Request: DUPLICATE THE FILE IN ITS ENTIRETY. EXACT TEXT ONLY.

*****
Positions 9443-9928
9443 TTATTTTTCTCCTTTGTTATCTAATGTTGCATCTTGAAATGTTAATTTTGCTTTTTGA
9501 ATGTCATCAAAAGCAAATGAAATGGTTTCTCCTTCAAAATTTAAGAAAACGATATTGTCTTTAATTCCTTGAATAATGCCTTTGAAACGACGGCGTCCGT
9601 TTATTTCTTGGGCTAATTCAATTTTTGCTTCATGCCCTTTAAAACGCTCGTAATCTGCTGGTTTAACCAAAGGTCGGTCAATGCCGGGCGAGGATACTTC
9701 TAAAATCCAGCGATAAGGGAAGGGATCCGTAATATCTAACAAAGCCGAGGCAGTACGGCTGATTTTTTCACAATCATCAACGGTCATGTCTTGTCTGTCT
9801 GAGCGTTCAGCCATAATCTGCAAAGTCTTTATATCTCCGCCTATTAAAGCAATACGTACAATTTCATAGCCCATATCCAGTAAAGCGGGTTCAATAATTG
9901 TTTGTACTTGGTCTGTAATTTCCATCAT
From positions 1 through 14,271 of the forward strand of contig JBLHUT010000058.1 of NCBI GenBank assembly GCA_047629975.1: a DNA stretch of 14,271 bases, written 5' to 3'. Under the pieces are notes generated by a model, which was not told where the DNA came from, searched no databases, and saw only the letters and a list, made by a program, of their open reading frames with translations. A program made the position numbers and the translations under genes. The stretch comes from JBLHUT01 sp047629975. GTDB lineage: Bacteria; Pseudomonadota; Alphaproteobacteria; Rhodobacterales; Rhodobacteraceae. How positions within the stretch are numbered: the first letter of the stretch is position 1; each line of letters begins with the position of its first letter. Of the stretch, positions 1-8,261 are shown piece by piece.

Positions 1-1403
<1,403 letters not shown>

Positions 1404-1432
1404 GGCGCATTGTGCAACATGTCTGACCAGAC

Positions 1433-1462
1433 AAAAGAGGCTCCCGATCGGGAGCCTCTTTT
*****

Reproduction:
Positions 9443-9928
9443 TTATTTTTCTCCTTTGTTATCTAATGTTGCATCTTGAAATGTTAATTTTGCTTTTTGA
9501 ATGTCATCAAAAGCAAATGAAATGGTTTCTCCTTCAAAATTTAAGAAAACGATATTGTCTTTAATTCCTTGAATAATGCCTTTGAAACGACGGCGTCCGT
9601 TTATTTCTTGGGCTAATTCAATTTTTGCTTCATGCCCTTTAAAACGCTCGTAATCTGCTGGTTTAACCAAAGGTCGGTCAATGCCGGGCGAGGATACTTC
9701 TAAAATCCAGCGATAAGGGAAGGGATCCGTAATATCTAACAAAGCCGAGGCAGTACGGCTGATTTTTTCACAATCATCAACGGTCATGTCTTGTCTGTCT
9801 GAGCGTTCAGCCATAATCTGCAAAGTCTTTATATCTCCGCCTATTAAAGCAATACGTACAATTTCATAGCCCATATCCAGTAAAGCGGGTTCAATAATTG
9901 TTTGTACTTGGTCTGTAATTTCCATCAT
From positions 1 through 14,271 of the forward strand of contig JBLHUT010000058.1 of NCBI GenBank assembly GCA_047629975.1: a DNA stretch of 14,271 bases, written 5' to 3'. Under the pieces are notes generated by a model, which was not told where the DNA came from, searched no databases, and saw only the letters and a list, made by a program, of their open reading frames with translations. A program made the position numbers and the translations under genes. The stretch comes from JBLHUT01 sp047629975. GTDB lineage: Bacteria; Pseudomonadota; Alphaproteobacteria; Rhodobacterales; Rhodobacteraceae. How positions within the stretch are numbered: the first letter of the stretch is position 1; each line of letters begins with the position of its first letter. Of the stretch, positions 1-8,261 are shown piece by piece.

Positions 1-1403
<1,403 letters not shown>

Positions 1404-1432
1404 GGCGCATTGTGCAACATGTCTGACCAGAC

Positions 1433-1462
1433 AAAAGAGGCTCCCGATCGGGAGCCTCTTTT